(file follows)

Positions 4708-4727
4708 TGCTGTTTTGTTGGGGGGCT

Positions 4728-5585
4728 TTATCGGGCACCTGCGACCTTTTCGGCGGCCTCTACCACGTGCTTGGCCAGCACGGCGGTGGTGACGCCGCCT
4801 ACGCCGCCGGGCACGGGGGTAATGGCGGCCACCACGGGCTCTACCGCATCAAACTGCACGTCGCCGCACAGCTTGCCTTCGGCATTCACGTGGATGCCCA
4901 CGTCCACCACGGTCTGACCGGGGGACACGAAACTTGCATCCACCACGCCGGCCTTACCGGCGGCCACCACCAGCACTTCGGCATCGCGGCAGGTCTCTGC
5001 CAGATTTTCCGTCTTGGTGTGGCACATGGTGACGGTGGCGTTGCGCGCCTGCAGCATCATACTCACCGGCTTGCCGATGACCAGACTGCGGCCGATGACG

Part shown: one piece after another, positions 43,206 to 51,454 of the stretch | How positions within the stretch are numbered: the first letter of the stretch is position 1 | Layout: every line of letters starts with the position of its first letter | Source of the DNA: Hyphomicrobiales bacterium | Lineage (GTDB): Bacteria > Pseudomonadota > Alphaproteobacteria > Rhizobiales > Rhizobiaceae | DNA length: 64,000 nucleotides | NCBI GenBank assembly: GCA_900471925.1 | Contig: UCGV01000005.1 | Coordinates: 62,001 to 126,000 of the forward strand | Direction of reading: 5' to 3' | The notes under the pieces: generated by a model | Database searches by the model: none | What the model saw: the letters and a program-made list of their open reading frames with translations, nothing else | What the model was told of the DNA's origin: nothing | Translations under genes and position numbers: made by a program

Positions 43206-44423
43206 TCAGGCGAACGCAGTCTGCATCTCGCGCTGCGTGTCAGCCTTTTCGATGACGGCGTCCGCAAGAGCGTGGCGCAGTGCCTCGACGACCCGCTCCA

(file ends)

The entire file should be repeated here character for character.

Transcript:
Positions 4708-4727
4708 TGCTGTTTTGTTGGGGGGCT

Positions 4728-5585
4728 TTATCGGGCACCTGCGACCTTTTCGGCGGCCTCTACCACGTGCTTGGCCAGCACGGCGGTGGTGACGCCGCCT
4801 ACGCCGCCGGGCACGGGGGTAATGGCGGCCACCACGGGCTCTACCGCATCAAACTGCACGTCGCCGCACAGCTTGCCTTCGGCATTCACGTGGATGCCCA
4901 CGTCCACCACGGTCTGACCGGGGGACACGAAACTTGCATCCACCACGCCGGCCTTACCGGCGGCCACCACCAGCACTTCGGCATCGCGGCAGGTCTCTGC
5001 CAGATTTTCCGTCTTGGTGTGGCACATGGTGACGGTGGCGTTGCGCGCCTGCAGCATCATACTCACCGGCTTGCCGATGACCAGACTGCGGCCGATGACG

Part shown: one piece after another, positions 43,206 to 51,454 of the stretch | How positions within the stretch are numbered: the first letter of the stretch is position 1 | Layout: every line of letters starts with the position of its first letter | Source of the DNA: Hyphomicrobiales bacterium | Lineage (GTDB): Bacteria > Pseudomonadota > Alphaproteobacteria > Rhizobiales > Rhizobiaceae | DNA length: 64,000 nucleotides | NCBI GenBank assembly: GCA_900471925.1 | Contig: UCGV01000005.1 | Coordinates: 62,001 to 126,000 of the forward strand | Direction of reading: 5' to 3' | The notes under the pieces: generated by a model | Database searches by the model: none | What the model saw: the letters and a program-made list of their open reading frames with translations, nothing else | What the model was told of the DNA's origin: nothing | Translations under genes and position numbers: made by a program

Positions 43206-44423
43206 TCAGGCGAACGCAGTCTGCATCTCGCGCTGCGTGTCAGCCTTTTCGATGACGGCGTCCGCAAGAGCGTGGCGCAGTGCCTCGACGACCCGCTCCA